City man, 19, gets death in Burger King murder

Manager was beaten, stabbed in robbery

February 05, 2002|By Dennis O'Brien | Dennis O'Brien,SUN STAFF

A 19-year-old Baltimore man became the youngest of Maryland's 14 death row inmates yesterday when he was sentenced for killing the manager of a Burger King in Hunt Valley during a robbery just before Christmas 2000.

Courtney Bryant of the 3200 block of Garrison Ave. stood stone-faced as he listened to Baltimore County Circuit Judge Alexander Wright Jr. pronounce sentence after a three-day hearing that focused on the killer's troubled childhood.

Bryant was convicted Dec. 11 in the murder of James Stambaugh Jr., who was bound with duct tape, stabbed and beaten repeatedly during an after-hours robbery on Dec. 23, 2000, that netted Bryant and three accomplices $2,800.

Bryant showed little emotion during yesterday's testimony, becoming tearful only once - shortly before the sentence was pronounced - when he apologized to his mother, Robin Bryant, for the grief he had caused her.

"It's going to be all right," he told his mother, seated a few feet away. "No matter what the judge gives me. It's going to be all right."

Wright said he could not show mercy, in part because he was unmoved by the apology Bryant offered Stambaugh's parents, telling them he was "sorry for the death of your son."

"I'd just like to ask you to forgive me," Bryant had said in a mechanical voice.

"Mouthing the words does not make it so," Wright told Bryant. "Perhaps it was heartfelt, but it was not enough for this court to believe that mercy should be a factor."

The victim's father, James Stambaugh Sr., said Bryant's apology was insincere and that he was gratified by the sentence. "I'm glad that he got what he got."

Stambaugh, 41, said he visits his only son's grave at Dulaney Valley Memorial Gardens every day, has contemplated suicide and is unable to work full time because of the emotional loss.

"Everyone's been saying [Bryant] is only 18. Well, Jimmie was only 21 and he had his whole life ahead of him," Stambaugh said. "I want [Bryant] to suffer."

Experts testifying on Bryant's behalf said his violent childhood left him with post-traumatic stress disorder.

According to defense testimony, neighborhood youths broke Bryant's leg when he was 11, he had sex with babysitters at age 9, and his mother beat him with a hammer and baseball bat and threatened him with a knife.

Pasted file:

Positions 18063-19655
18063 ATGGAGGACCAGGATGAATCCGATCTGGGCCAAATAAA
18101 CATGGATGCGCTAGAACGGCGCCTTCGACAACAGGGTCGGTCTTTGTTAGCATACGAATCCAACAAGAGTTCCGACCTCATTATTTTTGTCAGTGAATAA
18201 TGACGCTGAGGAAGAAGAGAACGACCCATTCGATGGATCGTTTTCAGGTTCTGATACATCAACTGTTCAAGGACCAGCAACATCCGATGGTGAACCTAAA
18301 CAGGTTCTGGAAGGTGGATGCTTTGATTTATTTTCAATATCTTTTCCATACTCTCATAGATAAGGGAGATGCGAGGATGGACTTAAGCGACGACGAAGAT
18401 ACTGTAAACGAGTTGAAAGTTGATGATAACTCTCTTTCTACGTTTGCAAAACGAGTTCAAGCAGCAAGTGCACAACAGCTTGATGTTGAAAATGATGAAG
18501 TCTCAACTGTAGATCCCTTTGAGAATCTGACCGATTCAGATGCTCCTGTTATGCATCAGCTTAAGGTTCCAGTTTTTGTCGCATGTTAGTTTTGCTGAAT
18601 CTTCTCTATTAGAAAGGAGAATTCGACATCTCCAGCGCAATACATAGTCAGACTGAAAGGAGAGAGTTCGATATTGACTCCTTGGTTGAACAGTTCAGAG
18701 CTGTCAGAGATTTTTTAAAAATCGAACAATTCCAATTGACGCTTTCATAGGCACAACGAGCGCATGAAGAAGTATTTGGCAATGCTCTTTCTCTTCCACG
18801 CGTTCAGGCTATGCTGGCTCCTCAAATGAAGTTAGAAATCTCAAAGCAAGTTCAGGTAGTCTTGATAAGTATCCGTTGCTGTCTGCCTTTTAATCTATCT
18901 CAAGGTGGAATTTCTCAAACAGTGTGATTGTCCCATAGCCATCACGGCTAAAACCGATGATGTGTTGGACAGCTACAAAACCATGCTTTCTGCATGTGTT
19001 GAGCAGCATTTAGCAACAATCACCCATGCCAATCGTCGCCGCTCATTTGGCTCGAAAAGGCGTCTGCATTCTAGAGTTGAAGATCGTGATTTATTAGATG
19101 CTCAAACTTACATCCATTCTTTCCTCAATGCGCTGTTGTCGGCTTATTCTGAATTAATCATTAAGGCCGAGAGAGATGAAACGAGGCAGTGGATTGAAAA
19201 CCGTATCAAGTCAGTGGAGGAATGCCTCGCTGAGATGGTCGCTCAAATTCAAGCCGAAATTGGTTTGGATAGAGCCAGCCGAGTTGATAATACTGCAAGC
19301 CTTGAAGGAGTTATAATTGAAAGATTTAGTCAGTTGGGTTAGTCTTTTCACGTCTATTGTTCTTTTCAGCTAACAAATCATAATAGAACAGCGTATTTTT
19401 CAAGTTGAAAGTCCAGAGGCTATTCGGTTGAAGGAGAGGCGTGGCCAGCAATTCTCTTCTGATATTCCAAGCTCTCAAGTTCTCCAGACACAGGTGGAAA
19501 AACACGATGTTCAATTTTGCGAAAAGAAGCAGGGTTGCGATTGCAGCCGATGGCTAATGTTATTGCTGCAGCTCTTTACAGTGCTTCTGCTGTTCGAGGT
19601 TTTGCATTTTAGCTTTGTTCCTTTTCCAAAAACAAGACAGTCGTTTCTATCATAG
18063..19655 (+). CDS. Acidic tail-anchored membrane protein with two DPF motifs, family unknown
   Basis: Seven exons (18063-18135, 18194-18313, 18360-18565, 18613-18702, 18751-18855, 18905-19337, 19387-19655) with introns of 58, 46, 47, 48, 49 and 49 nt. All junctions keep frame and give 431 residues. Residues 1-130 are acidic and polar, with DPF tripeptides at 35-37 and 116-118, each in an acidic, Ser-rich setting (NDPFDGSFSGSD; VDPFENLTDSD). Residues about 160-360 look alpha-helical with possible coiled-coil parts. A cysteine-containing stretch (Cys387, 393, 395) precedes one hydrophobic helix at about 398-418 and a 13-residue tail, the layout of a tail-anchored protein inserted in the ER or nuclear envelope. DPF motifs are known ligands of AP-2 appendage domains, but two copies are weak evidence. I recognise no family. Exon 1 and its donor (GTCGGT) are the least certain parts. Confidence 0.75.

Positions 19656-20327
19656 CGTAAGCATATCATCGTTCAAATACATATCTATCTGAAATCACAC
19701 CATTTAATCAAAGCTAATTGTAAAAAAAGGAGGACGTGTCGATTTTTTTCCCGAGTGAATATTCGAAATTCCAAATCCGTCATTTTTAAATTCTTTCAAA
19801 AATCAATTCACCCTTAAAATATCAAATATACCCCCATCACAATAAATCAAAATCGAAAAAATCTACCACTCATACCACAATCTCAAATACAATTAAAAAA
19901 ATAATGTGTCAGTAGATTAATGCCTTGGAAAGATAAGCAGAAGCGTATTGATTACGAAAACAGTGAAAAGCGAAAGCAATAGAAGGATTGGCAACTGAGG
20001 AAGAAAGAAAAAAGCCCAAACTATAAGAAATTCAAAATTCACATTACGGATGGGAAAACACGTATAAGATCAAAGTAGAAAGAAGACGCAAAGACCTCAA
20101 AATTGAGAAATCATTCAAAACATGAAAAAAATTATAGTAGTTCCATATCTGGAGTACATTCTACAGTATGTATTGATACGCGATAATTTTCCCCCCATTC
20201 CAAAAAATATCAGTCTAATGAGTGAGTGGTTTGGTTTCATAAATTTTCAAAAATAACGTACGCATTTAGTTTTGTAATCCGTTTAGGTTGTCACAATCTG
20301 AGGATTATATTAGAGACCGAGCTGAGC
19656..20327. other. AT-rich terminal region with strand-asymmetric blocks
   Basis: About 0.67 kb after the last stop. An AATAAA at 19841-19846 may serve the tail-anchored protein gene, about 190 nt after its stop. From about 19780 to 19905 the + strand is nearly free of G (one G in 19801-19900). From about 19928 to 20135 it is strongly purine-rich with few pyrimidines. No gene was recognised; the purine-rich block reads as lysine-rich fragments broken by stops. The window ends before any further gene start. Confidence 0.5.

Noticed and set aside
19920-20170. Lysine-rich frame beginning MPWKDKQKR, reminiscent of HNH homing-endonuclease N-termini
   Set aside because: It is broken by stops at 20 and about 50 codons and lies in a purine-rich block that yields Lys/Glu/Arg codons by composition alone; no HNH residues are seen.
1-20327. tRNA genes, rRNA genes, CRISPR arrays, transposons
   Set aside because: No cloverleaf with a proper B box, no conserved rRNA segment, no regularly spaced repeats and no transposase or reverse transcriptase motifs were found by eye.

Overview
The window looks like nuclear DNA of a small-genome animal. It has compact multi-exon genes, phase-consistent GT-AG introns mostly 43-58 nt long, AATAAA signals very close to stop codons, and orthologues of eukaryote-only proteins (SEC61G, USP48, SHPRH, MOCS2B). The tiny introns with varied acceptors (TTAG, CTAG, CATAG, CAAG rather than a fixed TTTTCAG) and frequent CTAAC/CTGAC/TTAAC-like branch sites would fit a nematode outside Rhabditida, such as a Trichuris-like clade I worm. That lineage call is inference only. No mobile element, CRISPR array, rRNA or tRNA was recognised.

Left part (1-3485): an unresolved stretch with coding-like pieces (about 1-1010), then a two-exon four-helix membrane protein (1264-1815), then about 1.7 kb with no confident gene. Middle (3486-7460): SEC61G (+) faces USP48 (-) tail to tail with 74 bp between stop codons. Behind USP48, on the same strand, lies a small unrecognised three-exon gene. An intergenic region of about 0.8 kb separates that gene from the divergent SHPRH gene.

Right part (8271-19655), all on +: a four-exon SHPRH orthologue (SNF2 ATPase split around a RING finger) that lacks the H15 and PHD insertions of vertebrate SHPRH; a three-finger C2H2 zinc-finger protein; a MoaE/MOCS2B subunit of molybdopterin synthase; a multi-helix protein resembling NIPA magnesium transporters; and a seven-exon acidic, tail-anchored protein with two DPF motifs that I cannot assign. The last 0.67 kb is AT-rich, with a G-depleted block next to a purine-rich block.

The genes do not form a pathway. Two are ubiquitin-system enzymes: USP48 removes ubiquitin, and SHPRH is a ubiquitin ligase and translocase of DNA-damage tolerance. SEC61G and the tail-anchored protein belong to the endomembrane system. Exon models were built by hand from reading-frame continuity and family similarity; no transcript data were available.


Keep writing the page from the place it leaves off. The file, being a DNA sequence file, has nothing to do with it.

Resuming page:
"What she did was beat Mr. Bryant and beat him down," Catherine Flynn, one of Bryant's lawyers, told Wright in closing arguments.

Flynn argued that Bryant should receive a life sentence because the murder was his first violent crime and a psychologist found that he could be treated.

But Assistant State's Attorneys Mickey Norman and Marsha Russell told the judge that Bryant had planned the robbery and recruited his accomplices. They said it was his decision to kill Stambaugh because Bryant had worked in the restaurant and Stambaugh had recognized him.

"He was the one who kept pushing and pushing for this robbery to take place," Russell said.

Based on the "sheer brutality" of the murder, Norman said, he would have sought the death sentence for Andre Lawson, an accomplice, because he also beat Stambaugh. But because Lawson was 17 at the time of the killing, he was ineligible, Norman said.

"Mr. Stambaugh was fighting for his life, and the testimony was that they beat him so hard there were pieces of duct tape found inside his brain," Norman said.

Lawson, now 18, was convicted Sept. 24 of first-degree murder, armed robbery and conspiracy to commit robbery. He faces sentencing tomorrow before Wright and could receive life without parole.

Sentences are pending for two others convicted in the case. William F. Jones, 18, who worked at the Burger King, was acquitted of murder and robbery charges but convicted of conspiracy to commit robbery. Breon C. English, 17, who testified against Bryant as part of a plea agreement, pleaded guilty to murder May 3.

Bryant becomes the 10th inmate on Maryland's death row in a Baltimore County case. Four death row inmates have nearly exhausted their appeals and could be executed this year.

Steven Oken, 40, is scheduled to be executed the first week of March for the 1987 killing of a White Marsh newlywed.

Baltimore Sun Articles
|
|
|
Please note the green-lined linked article text has been applied commercially without any involvement from our newsroom editors, reporters or any other editorial staff.